BY RUBY NAMDAR
REVIEW BY: MARCIA R. RUDIN
Our ancient sages placed great emphasis on knowing “from where you came” (Pirkei Avot 3:1). Andrew P. Cohen, the protagonist of The Ruined House (Harper Perennial, 2018), does not know this. He has cut himself off or, more accurately, has never even considered his connection to Jewish history and tradition.
The word “house” in the title of this fascinating novel by Iranian-born Ruby Namdar may refer variously to Bet Israel, the House of Israel (the Jewish people); to the magnificent Second Temple in Jerusalem; and also to Andrew’s moral and emotional life – the “house” of his soul. It may even refer to the messy, overly decorated house in the suburbs that Cohen occupies with his family, in contrast to his sparse modern apartment in Manhattan, where he lives by and for himself.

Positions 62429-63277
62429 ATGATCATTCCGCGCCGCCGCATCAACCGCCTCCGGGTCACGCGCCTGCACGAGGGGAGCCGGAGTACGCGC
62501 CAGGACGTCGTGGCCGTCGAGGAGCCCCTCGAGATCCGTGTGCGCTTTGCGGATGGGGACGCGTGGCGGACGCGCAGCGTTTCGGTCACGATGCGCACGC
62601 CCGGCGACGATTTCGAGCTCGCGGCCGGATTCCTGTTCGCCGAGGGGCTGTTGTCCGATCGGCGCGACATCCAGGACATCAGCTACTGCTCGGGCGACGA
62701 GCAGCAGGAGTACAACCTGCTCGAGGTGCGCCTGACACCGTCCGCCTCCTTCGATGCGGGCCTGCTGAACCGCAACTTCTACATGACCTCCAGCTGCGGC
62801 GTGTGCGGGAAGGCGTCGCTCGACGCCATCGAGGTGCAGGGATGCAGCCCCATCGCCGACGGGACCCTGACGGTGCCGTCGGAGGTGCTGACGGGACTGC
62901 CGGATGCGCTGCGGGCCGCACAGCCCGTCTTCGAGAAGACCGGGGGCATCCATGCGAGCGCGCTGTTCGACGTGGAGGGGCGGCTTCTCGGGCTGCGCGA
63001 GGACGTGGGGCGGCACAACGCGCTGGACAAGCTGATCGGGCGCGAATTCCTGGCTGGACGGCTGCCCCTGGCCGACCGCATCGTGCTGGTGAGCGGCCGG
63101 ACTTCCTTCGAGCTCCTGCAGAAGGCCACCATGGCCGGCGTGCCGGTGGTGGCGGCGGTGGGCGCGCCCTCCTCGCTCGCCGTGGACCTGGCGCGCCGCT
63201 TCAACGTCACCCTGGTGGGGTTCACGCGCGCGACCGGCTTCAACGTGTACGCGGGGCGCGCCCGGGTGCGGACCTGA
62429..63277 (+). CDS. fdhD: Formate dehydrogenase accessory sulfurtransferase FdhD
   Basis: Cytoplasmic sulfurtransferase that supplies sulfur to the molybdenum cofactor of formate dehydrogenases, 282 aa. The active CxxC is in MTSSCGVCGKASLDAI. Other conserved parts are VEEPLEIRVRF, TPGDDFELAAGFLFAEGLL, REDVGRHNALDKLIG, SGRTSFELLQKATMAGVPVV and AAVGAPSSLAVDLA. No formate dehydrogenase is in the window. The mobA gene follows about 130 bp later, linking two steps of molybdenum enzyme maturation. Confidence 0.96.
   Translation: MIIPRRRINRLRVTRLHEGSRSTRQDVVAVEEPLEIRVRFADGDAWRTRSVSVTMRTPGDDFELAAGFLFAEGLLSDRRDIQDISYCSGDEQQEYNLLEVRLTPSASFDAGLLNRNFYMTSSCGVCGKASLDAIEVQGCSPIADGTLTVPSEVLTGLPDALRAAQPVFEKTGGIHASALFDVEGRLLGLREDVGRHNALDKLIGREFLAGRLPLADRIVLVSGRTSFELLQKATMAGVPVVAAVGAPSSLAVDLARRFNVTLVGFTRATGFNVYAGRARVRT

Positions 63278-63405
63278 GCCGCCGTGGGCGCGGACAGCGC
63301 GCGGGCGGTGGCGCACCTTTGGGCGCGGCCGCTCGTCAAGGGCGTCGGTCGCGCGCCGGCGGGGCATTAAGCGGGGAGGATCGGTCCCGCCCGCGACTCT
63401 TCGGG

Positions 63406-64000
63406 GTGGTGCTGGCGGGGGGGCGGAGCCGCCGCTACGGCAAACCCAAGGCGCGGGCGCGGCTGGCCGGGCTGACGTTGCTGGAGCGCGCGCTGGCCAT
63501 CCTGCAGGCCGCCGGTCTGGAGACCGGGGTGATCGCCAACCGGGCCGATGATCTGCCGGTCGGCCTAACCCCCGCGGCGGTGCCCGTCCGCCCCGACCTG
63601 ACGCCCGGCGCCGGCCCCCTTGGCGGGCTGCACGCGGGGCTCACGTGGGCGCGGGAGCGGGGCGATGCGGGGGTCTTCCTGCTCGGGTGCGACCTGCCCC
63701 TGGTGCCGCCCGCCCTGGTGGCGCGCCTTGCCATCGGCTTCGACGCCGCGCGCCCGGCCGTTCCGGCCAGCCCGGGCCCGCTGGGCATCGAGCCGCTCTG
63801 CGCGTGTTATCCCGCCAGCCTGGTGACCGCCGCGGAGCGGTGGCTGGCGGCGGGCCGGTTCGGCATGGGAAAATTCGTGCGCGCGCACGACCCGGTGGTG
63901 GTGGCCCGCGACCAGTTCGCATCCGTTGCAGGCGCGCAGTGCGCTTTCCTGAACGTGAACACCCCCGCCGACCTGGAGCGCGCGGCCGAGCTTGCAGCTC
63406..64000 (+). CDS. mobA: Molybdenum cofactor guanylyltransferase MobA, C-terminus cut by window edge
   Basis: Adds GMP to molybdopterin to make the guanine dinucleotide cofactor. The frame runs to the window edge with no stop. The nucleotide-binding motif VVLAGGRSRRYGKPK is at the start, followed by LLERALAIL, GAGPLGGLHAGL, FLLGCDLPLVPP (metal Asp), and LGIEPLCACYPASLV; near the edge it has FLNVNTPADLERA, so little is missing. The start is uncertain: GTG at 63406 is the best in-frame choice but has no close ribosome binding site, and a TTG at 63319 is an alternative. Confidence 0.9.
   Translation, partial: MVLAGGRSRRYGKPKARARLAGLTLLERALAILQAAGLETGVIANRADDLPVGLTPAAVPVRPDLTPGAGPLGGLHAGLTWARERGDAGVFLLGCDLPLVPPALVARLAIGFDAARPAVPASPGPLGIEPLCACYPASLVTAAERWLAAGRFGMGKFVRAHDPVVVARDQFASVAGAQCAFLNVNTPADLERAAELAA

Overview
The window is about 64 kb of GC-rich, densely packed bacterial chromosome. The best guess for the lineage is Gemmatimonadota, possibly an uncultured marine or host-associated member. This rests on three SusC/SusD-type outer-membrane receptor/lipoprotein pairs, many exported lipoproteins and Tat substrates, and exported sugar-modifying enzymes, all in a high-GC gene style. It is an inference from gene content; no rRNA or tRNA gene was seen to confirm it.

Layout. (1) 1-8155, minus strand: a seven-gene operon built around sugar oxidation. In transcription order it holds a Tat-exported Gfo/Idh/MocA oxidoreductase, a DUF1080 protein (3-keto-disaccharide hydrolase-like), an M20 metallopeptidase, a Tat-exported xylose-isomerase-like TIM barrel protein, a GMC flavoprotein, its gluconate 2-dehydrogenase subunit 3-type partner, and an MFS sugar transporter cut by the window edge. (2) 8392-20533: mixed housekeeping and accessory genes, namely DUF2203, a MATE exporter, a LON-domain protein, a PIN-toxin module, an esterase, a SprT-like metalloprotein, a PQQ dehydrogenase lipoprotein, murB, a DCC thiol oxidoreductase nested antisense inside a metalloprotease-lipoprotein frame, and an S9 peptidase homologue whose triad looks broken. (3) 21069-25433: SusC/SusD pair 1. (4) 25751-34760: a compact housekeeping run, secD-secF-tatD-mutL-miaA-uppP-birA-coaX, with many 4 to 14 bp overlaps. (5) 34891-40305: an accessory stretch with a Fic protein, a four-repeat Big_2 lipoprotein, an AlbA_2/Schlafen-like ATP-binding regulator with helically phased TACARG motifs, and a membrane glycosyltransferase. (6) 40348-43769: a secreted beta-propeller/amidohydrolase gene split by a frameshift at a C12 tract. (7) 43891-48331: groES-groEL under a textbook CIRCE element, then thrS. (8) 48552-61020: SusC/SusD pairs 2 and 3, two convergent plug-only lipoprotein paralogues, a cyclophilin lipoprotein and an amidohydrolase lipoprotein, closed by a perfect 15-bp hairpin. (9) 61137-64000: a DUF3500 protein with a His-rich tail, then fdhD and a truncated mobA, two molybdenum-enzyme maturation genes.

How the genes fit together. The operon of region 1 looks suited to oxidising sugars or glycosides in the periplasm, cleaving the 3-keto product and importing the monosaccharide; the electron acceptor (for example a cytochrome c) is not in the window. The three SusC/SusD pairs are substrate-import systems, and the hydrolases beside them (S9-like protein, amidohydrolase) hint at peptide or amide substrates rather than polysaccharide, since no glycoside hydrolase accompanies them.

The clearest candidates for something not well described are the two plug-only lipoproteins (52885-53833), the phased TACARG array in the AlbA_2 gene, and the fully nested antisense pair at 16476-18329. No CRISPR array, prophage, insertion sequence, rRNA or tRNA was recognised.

Namdar tells the story of what happened to what were once perfect houses.
At the beginning of the novel, Andrew has it all. A prominent professor of comparative culture at New York University, he is about to receive a coveted promotion. Loved by his students, he contributes brilliant articles to the best literary publications. He is handsome and in great physical shape for a man in his 50s, and an inheritance allows him to travel widely.